ABSTRACT: The octamer-binding transcription factor 4 (Oct4) was originally described as a marker of embryonic stem cells. Recently, the role of Oct4 as a key regulator in pluripotency was shown by its ability to reprogram somatic cells in vitro, either alone or in concert with other factors. While artificial induction of pluripotency using transcription factors is possible in mammalian cell culture, it remains unknown whether a potential natural transfer mechanism might be of functional relevance in vivo. The stem cell based regeneration of deer antlers is a unique model for rapid and complete tissue regeneration in mammals and therefore most suitable to study such mechanisms. Here, the transfer of pluripotency factors from resident stem cell niche cells to differentiated cells could recruit more stem cells and start rapid tissue regeneration.
We report on the ability of STRO-1(+) deer antlerogenic mesenchymal stem cells (DaMSCs) to transport Oct4 via direct cell-to-cell connections. Upon cultivation in stem cell expansion medium, we observed nuclear Oct4 expression in nearly all cells. A number of these cells exhibit Oct4 expression not only in the nucleus, but also with perinuclear localisation and within far-ranging intercellular connections. Furthermore, many cells showed intercellular connections containing both F-actin and α-tubulin and through which transport could be observed. To proof that intercellular Oct4-transfer has functional consequences in recipient cells we used a co-culture approach with STRO-1(+) DaMSCs and a murine embryonic fibroblast indicator cell line (Oct4-GFP MEF). In this cell line a reporter gene (GFP) under the control of an Oct4 responsive element is only expressed in the presence of Oct4. GFP expression in Oct4-GFP cells started after 24 hours of co-culture providing evidence of Oct4 transfer from STRO-1(+) DaMSCs to Oct4-GFP MEF target cells.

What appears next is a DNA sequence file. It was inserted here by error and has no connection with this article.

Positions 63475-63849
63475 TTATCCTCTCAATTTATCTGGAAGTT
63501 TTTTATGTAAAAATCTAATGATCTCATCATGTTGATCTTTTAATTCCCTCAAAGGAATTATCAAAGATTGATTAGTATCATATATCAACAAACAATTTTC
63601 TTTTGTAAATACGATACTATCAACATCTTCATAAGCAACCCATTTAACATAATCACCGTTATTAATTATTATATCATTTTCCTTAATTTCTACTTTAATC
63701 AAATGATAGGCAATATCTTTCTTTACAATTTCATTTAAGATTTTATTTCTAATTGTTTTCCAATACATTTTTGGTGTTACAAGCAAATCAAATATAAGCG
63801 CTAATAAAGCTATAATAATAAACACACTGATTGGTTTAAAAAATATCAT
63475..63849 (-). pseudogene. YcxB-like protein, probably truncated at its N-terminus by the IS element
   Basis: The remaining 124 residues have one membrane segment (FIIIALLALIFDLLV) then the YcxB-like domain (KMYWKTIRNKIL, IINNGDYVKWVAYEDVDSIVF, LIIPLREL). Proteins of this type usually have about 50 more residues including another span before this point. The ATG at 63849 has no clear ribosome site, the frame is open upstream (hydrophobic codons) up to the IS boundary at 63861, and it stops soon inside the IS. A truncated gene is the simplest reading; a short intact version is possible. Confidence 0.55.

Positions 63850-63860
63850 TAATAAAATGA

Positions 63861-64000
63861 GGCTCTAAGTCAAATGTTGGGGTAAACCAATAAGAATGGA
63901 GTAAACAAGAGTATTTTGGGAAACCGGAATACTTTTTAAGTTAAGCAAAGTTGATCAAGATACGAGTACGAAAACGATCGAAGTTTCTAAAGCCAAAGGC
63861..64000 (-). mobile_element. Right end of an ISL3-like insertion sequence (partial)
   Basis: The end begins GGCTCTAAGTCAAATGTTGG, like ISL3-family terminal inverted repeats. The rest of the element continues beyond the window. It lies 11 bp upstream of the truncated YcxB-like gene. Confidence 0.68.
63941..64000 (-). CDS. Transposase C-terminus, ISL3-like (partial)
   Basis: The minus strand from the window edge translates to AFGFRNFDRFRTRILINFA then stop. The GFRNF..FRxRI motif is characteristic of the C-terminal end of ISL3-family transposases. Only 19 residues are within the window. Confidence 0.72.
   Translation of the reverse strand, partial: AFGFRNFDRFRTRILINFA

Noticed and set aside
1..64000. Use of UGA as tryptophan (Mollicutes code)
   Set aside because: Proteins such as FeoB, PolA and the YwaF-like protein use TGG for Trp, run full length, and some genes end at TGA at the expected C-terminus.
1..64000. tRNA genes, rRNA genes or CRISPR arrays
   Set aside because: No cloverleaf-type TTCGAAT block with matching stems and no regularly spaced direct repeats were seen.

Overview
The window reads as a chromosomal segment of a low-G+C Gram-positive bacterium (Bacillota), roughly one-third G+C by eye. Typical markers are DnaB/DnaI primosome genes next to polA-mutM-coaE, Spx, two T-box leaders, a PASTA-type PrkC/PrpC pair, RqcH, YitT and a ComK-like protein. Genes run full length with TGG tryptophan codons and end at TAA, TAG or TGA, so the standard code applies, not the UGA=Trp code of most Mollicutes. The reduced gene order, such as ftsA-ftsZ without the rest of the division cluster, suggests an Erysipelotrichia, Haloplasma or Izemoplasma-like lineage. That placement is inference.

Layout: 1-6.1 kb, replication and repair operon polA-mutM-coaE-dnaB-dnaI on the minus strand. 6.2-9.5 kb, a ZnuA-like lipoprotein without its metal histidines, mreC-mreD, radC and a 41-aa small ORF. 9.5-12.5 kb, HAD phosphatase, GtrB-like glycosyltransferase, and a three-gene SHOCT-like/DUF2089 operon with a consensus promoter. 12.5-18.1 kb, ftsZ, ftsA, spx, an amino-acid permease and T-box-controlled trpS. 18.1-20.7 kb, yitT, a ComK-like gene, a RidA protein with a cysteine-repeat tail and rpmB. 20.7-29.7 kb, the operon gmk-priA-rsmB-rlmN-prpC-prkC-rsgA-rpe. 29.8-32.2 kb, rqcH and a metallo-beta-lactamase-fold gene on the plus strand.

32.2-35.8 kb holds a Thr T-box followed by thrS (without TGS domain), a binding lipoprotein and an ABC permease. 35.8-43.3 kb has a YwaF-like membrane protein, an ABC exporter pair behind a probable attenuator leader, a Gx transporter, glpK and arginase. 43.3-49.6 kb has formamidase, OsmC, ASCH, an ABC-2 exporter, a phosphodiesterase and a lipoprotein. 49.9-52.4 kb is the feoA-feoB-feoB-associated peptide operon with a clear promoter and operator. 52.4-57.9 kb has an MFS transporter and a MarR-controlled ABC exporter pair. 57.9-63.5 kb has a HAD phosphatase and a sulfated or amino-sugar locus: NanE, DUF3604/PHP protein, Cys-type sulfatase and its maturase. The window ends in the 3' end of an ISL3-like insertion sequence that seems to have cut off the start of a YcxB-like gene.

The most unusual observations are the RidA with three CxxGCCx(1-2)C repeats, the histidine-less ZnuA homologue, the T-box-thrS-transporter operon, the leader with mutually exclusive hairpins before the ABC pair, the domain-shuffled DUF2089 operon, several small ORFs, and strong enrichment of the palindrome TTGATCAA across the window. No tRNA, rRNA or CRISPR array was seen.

Our findings indicate a possible mechanism for the expansion of a resident stem cell niche by induction of pluripotency in surrounding non-niche cells via transfer of transcription factors through intercellular connections. This provides a new approach to explain the rapid annual antler regrowth.
PLoS ONE 01/2012; 7(2):e32287. · 4.09 Impact Factor